Friday, May 30, 2008

Marketing success does not always depend on perfect marketing plans; it depends upon being alert to the environment

A person gets introduced to this brand quite early in life. It is possibly the first brand an individual gets to know of in his/her journey in life. It is the stuff of many a childhood pleasure and the infatuation with the brand stretches beyond the tweens and teens to early adulthood.
It is the Wrigley’s chewing gum !!

According to,William Wrigley of USA was trying to boost the sales of his premium baking powder by giving free samples of another product to the customers. This happened in 1891. The customers showed more interest in the free samples than in the baking powder. The free samples were that of Wrigley’s chewing gum.

The master marketer that he was, William Wrigley withdrew the baking powder from the market and concentrated on the chewing gum which as we all know had been a success for more than a century.

Prof P Guha
Globsyn Business School

Thursday, May 29, 2008


It is a boon to the marketers that celebrities are a dime a dozen today and they are all available for doing their bit for the marketing of products. The prime question is to find out which celebrities are the most ogled at. And the next question is to find out which part of the celebrity’s persona is most ogled at. The tennis star on a journey to the centre court at Wimbledon could fit the description of a star celebrity in July especially for a company that manufactures sports goods. Nike in its attempt to answer the second question imposed a certain condition on Monica Seles. An excerpt from the net ( is given below :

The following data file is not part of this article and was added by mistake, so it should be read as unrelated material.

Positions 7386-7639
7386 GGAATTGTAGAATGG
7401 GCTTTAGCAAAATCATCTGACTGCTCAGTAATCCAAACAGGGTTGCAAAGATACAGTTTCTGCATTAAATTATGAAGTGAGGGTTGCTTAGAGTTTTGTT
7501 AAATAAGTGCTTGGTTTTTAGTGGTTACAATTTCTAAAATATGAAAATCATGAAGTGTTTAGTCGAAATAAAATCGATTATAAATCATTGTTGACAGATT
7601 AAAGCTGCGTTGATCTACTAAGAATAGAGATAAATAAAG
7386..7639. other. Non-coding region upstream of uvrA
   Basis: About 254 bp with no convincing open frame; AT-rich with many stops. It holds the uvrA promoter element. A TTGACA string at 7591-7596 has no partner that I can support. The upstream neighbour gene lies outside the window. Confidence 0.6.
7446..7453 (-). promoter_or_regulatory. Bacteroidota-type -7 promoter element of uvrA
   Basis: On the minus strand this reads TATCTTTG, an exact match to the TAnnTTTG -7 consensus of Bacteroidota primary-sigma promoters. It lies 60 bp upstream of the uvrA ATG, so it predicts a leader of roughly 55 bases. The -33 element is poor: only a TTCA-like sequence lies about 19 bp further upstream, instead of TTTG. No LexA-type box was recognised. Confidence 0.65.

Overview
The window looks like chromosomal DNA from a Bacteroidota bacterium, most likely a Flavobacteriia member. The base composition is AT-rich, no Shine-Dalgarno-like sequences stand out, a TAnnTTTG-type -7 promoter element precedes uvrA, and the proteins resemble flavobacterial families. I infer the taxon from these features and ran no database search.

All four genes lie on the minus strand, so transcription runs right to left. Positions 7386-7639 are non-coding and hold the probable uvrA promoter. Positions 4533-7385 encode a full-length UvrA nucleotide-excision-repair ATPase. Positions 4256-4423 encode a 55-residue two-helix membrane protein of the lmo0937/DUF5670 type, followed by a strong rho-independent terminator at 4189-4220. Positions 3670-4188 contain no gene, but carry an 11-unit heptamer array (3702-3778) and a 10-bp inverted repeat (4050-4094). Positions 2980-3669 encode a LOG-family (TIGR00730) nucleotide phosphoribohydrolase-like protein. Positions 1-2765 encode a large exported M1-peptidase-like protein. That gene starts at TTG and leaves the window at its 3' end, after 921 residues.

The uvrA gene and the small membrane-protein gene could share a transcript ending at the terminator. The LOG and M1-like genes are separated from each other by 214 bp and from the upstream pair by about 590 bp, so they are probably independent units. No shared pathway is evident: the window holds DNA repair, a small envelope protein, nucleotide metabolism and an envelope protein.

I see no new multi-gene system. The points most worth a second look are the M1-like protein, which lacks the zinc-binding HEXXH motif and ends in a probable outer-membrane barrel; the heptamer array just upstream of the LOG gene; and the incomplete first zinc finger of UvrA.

"In 1997 Monica Seles signed an endorsement deal with Nike. Among the terms of the agreement was a requirement that Seles sport the Nike logo... on her panties!"

There are other issues also that come into play in choosing the right spot for placing the logo. What would happen if an American sportsperson is photographed with the logo of a German company while accepting the highest honours in the field?

An excerpt from the net ( is given below:

"... at the 1992 Barcelona Olympics, when Dream Team player Charles Barkley said he had 'two million reasons' not to accept a gold medal while wearing a USA sweatsuit bearing the Reebok logo (it transpired that he was actually getting $4 million that year); diplomacy prevailed in the end when team leader Michael Jordan wore the jacket with a US flag draped over the enemy's logo."

The above only goes to show that the entire exercise of ‘marketing’ is fraught with unexpected problems and the experienced marketer has to negotiate the minefields of controversy with aplomb.

Prof. P. Guha
Globsyn Business School

Tuesday, May 27, 2008


If we need a Shah Rukh Khan to tell us that Pepsi is good or an Amitabh Bachhan to tell us that Chavanprash is healthy, we certainly should be ready to pay for it. But then if the sellers didn’t have the services of the celebrities, the sales would have been much lower and that too would have jacked up the prices. Either way, we, the customers are at the receiving end!